Note that Biden hasn't said the US will stop exporting oil. If its shale sector revives, the US can become the world's top oil exporter. Biden has no issue with this. Last year, US oil went to 190 countries, fetching global prices (some of it was our oil that went to the Gulf Coast at a discount and was re-exported at a profit by the US)

Predictably, green groups promptly demanded that Biden follow up his KXL decision by cancelling even more pipeline projects, including Enbridge's Line 5, which feeds Western Canadian oil to refineries in Michigan and Ohio and on to Sarnia ON.

Here at home, we saw the same groups redouble their attempt to convince Ottawa to kill its Trans Mountain TMX pipeline expansion project.

But without TMX, Canada loses massive investments in clean-energy transformation. The government lacks unlimited ways of getting money. Crude oil exports are our single most important way of getting it.

For decades, almost all Canadian oil exports have gone to one country, the US, and a significant discount from world prices. We are, at least in oil-market terms, an economic colony of the United States. 

Is Biden happy with this? He should be: The US economy benefits from steeply discounted Canadian oil for its refineries.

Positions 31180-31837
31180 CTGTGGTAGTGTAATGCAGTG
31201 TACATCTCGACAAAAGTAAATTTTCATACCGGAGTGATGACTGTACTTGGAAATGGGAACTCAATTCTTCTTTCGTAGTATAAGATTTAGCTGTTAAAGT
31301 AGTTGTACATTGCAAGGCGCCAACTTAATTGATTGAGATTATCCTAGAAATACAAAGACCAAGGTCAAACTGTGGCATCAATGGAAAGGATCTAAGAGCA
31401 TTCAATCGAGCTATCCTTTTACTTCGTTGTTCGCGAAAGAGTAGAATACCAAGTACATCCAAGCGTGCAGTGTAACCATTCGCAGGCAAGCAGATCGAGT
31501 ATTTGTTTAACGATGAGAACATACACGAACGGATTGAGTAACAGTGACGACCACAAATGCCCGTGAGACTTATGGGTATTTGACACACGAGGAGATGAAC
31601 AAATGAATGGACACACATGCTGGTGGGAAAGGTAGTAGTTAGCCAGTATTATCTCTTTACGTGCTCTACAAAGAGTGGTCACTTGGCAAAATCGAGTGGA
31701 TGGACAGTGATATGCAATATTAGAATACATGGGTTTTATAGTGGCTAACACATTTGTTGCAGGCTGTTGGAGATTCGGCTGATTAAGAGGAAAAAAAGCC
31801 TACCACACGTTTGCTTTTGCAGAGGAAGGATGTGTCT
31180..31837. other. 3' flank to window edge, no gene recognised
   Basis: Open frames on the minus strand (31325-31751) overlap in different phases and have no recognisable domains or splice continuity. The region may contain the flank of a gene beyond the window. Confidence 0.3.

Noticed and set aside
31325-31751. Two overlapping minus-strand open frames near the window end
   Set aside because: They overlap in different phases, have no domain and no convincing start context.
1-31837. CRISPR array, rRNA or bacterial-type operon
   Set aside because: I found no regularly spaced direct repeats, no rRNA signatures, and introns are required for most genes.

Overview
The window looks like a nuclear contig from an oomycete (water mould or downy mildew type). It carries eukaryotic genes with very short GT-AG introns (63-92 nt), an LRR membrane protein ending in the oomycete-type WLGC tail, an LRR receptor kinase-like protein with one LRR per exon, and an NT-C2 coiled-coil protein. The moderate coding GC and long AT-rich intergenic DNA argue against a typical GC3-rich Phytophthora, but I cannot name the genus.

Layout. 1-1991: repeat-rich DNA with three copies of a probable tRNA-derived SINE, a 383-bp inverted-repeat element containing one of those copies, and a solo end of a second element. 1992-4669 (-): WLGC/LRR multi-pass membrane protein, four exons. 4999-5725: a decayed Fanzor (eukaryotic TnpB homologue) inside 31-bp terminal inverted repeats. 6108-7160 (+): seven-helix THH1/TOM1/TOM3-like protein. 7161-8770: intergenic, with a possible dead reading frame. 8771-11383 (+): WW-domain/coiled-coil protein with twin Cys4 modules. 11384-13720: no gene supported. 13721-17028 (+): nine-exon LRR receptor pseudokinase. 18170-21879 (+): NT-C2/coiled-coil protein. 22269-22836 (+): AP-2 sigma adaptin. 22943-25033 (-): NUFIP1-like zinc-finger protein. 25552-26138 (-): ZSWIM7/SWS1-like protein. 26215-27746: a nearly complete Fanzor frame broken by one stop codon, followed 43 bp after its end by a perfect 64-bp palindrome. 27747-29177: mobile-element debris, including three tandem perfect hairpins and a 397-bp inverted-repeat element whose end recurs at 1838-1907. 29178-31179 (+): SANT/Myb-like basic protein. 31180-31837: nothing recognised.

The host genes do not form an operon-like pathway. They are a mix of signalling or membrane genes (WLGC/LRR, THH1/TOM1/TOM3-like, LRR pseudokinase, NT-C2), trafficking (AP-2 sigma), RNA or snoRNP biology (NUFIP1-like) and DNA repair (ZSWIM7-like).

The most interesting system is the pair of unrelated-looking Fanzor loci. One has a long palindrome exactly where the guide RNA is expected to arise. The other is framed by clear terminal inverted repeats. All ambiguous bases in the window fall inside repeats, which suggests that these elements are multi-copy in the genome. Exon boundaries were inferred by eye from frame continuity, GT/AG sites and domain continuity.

So here's the crunch: Canada needs Alberta oil to reach the West Coast so we can export it at world-market prices and bring the money home. The current Trans Mountain pipeline is jammed full, and month after month, it has to say no to shippers who want to send more oil through it. Hence the need for the expansion project.

In the meantime, that's a lot of lost money, and we need to bring that money home. The pandemic has hammered our economy while raising the cost of healthcare. Government can’t just print money and run explosive deficits forever; we need private investment and exports. And some of that oil-and-gas export money will go to greening the economy.

If Canada’s goal is truly to decarbonize and diversify the Canadian economy, what will work is:

  • Stop giving away a premium product for less than it's worth;
  • Fulfill the federal promise to complete the TMX expansion project;
  • Maximize the profits from exports, and invest them back into the energy transformation.

That last point, incidentally, is a pledge that the Trudeau government has already made.

President Biden has exciting plans to transform the US energy system. That's great, but Canada is way ahead, and the US has a lot to learn from us if they care to get away from the politics. Among other things:

  • Canada has a carbon tax. The US does not.
  • Canada has taken progressive steps to eliminate unnecessary methane emissions. The US has not.
  • Canadian oil producers have successfully lowered emissions in the production of their oil. The US has not.
  • Canada has net-zero legislation. The US has not.

For now, what we can offer is our innovations in technology, policy, law, and even thinking to our good friends to the south, because if ever is a time they need it, now is the time.